By Joseph Storelli
For most students at the University of Georgia the phrase “student-athlete” brings to mind players from high profile sports such as football or basketball. They imagine those on scholarships often described as being on a “full ride.”
Rarely, if ever, would someone like Emily Barber come to mind.
Barber, a sophomore majoring in mechanical engineering, is a goalie on the UGA club ice hockey team. She does not receive the benefits that come with being a scholarship athlete. At UGA, ice hockey is a club sport, which means it is operated by the university’s recreational sports department as a student organization. Students playing on club teams don’t receive athletic scholarships and the teams receive little financial support from the school.
This leaves Barber and her teammates to cover most costs themselves.
“Hockey is a big budget sport, especially in Georgia where there’s not rinks in your backyard,” Barber said. “So we have to get money from a lot of different ways. The school gives us a small amount, but it’s not necessarily guaranteed so we mostly self-fund. We do a lot of different sponsorships, and we have a fee to join the team.”
These expenses add up quickly for Barber, who also pays for tuition, books, and living expenses on top of the cost to play hockey. She would try to work part-time to help alleviate the cost, but the time she commits to her sport makes it hard.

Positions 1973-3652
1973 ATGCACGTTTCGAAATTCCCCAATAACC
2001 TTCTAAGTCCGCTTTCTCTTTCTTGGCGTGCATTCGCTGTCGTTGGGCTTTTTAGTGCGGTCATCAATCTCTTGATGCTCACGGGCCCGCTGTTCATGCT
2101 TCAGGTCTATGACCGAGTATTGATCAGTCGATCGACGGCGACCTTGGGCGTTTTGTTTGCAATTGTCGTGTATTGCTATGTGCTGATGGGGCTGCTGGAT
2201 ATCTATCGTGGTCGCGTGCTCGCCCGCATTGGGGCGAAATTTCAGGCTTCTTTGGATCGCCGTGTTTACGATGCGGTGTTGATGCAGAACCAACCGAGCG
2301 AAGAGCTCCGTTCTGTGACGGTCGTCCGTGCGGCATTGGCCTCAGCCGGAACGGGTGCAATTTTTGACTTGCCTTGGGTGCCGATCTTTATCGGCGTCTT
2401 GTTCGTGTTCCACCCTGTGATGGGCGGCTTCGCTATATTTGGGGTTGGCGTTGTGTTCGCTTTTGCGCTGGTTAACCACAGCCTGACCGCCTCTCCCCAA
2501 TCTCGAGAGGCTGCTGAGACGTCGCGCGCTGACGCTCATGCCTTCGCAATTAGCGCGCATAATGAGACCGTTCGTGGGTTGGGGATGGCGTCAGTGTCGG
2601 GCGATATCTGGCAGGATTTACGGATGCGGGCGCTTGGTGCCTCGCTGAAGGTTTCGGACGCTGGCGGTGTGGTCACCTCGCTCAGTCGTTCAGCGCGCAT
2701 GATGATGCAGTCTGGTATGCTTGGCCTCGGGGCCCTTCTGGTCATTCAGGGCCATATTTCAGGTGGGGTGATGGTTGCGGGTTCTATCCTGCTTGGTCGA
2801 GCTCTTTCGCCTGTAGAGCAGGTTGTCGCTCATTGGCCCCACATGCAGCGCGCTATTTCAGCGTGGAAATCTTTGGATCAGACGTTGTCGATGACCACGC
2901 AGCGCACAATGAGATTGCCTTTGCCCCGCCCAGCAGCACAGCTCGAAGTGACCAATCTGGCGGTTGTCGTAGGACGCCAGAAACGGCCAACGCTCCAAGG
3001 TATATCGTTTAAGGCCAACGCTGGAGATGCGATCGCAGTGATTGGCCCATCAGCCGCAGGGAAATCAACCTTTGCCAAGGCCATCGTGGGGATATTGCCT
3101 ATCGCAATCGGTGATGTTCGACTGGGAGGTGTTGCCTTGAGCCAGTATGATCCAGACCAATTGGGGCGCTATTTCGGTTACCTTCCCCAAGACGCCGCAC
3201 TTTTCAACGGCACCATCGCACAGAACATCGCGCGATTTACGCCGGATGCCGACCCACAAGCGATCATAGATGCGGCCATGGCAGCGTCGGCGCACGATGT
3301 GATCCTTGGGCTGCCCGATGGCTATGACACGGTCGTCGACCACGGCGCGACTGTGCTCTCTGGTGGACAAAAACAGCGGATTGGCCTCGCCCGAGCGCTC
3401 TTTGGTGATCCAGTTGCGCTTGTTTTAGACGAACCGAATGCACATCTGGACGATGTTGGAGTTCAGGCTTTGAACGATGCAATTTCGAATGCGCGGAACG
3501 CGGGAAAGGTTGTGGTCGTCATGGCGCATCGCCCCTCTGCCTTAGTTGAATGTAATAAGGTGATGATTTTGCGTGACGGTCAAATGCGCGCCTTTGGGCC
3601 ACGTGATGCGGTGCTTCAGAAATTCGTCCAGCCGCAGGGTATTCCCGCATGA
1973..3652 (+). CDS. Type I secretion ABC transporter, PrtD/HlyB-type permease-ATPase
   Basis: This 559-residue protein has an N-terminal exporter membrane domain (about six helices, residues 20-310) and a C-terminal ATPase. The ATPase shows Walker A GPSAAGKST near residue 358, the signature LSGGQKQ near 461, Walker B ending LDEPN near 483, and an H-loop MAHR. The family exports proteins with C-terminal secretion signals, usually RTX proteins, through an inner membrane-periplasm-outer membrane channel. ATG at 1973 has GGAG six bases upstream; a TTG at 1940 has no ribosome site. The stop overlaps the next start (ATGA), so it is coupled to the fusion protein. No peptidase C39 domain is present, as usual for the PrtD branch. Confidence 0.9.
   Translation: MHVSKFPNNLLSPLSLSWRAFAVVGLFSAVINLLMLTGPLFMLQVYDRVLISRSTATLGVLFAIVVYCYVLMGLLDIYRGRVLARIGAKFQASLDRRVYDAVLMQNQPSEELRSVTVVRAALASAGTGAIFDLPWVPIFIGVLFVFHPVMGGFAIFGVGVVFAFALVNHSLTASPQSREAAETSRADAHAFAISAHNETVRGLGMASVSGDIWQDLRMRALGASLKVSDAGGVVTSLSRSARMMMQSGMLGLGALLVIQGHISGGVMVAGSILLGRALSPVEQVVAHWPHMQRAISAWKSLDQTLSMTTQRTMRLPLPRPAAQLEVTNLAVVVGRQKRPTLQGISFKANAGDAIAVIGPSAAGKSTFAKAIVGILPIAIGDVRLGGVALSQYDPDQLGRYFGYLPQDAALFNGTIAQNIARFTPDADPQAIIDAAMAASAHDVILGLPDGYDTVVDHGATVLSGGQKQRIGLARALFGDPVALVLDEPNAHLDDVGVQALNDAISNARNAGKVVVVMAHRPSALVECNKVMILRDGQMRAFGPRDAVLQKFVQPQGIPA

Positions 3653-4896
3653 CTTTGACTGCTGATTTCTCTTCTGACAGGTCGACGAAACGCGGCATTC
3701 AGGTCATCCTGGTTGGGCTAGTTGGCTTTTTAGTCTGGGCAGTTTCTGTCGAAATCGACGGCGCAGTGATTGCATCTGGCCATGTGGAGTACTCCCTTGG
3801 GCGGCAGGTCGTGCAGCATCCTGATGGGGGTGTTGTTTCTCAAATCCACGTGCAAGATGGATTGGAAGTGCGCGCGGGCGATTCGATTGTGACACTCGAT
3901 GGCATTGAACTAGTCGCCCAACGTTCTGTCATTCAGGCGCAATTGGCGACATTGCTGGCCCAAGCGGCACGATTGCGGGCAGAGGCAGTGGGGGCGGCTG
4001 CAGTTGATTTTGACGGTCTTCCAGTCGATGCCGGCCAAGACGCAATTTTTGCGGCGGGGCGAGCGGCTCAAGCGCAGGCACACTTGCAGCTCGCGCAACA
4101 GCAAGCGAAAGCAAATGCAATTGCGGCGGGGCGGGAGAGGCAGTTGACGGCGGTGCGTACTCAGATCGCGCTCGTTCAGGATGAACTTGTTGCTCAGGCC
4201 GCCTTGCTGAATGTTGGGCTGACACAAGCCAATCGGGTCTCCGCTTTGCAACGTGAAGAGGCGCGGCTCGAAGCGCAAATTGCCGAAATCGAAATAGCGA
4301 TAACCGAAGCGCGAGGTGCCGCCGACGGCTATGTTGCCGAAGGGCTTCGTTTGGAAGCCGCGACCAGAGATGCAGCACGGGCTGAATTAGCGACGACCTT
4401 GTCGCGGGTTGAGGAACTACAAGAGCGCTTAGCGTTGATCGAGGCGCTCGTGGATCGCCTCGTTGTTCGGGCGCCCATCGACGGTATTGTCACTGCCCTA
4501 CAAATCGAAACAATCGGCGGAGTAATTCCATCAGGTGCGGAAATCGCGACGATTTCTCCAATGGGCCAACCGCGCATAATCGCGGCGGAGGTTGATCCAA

“Some of the guys on the team do take jobs outside of athletics, but I honestly don’t know how,” said Barber. “Especially being in engineering, doing that and playing hockey is pretty much [all] I can handle.”
Glada Horvat, senior associate athletic director at UGA, said the university has some programs to help non-scholarship athletes who play on the varsity teams, such as a player who has walked on to the football team and participates without a scholarship.
“We provide grab-and-go, which is snacks. We provide morning snacks and evening snacks for students who are on teams, so you don’t have to be on scholarship to receive that. That’s just part of your participation,” Horvat said of the programs aimed at players on varsity teams. “And we provide a pretty good number of meals. We call those meals incidental to participation, so like after practice we’ll have some meals and you don’t have to be on scholarship to partake in that.”
Along with making sure athletes can save on food, the school also provides players on varisty teams with life-skills help.
“We do career development things, networking, we have a leadership academy,” Horvat said. “All of those things are open to all of our students, they don’t have anything to do with whether you’re on scholarship or not.”
But there is nothing in place like that to assist players on club sports teams.
For the moment, Barber isn’t worried about the money. Instead, she is focused on making it through classes and continuing her path to a degree. The fact that she gets to play hockey at school is an added bonus.
“Academics come first, especially for me,” said Barber. “I do it because I love hockey, but academics come first.”
Joseph Storelli is a journalism student at the University of Georgia’s Grady College of Journalism and Mass Communication.